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I snapped this picture one evening of Susan’s girls.  Katy is pictured on the left, her sister far right, friend in the middle.  I have often thought about these girls and wondered what had become of them.  I was pleasantly surprised to find that Katy is now 30, married, with 2 kids of her own, and lives and operates a B&B right up the road from Mom.  Wow!  You can find Katy’s Place here.

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One night in Gus O’conner’s Pub, we watched the usual nightly traditional Irish music.  Laura struck up a conversation with a local woman sitting beside us.  She mentioned that the gentlemen playing the flute was a well known (famous) Irish musician.  Laura wrote his name down in her journal.  He was Micho Russell.  I only recently looked him up to find that he is in fact an Irish treasure, especially in County Clare.  He recorded many albums with his two brothers and performed all over the country.  Sadly he was killed in a car accident within 2 years of us seeing him perform.  We felt fortunate to have seen him play in this little pub.  Imagine my surprise when I found this photo of him in our album.  They still celebrate his music today.

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My bride riding high in the country side.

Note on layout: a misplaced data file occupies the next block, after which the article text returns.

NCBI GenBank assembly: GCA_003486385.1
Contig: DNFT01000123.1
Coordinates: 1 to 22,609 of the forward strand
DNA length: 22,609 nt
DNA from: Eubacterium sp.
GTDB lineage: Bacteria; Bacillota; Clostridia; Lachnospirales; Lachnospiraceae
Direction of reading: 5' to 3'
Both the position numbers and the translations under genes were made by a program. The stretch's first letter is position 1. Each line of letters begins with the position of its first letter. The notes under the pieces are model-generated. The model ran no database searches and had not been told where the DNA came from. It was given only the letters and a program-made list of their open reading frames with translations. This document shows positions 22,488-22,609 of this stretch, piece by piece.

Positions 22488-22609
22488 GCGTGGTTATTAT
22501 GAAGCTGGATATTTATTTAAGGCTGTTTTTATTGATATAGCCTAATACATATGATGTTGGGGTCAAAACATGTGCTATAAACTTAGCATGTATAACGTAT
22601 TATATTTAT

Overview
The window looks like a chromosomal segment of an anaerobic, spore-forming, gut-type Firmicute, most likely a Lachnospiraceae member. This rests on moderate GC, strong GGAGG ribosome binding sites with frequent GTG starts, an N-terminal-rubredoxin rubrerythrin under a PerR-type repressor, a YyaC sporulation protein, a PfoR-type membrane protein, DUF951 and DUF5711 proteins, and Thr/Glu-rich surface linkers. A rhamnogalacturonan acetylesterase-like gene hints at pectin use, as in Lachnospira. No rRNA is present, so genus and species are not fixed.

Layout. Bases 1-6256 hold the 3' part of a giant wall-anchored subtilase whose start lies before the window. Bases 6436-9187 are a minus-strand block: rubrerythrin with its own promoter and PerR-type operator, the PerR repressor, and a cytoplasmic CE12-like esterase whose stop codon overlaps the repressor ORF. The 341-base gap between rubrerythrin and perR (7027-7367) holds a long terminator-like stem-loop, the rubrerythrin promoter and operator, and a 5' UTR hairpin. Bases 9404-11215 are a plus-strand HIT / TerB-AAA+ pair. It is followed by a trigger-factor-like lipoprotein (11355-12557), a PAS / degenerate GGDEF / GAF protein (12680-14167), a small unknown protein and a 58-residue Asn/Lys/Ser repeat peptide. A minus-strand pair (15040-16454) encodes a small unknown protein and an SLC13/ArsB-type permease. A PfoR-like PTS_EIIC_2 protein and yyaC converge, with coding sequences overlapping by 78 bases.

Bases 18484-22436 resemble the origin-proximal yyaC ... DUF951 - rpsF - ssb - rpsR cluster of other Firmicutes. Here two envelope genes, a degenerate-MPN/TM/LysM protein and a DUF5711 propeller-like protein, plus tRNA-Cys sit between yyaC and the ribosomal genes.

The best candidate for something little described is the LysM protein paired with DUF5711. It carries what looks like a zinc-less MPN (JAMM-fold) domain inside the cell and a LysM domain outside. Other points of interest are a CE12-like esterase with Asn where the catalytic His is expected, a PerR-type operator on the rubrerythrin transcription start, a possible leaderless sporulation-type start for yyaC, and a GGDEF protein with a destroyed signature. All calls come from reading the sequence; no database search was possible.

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Along the road to Slea Head on the Dingle Peninsula.  The Blasket Islands in the distance.

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I found this shot of the Cliffs interesting as they no longer let you on this rock slab to look over the edge.  That is me in the cycling shorts. Now its fenced off and you pay for access to the view.  I was pleased to find that the reason for this is that they are protecting the species of bird that nests on the cliff face, and the entrance fee goes towards their preservation.  I felt lucky that we were able to visit the cliffs when you could still walk up to them and see their raw beauty.

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2015

My family on our recent trip.  It was almost too much fun.  We covered some major miles in our rented van.  We hiked in Killarney National Park, listened to traditional music in Tralee, car toured the Dingle Peninsula, attended the Puck Festival in Killorglin, visited the Jameson distillery in Cork, visited with our local friends, the Fitzgeralds, who own a place in Dunmore East, lunched in Doolin, saw the Cliffs, and played cards in the shadow of Bunratty Castle while enjoying yet another cool pint at Durty Nellies.  It was a blast.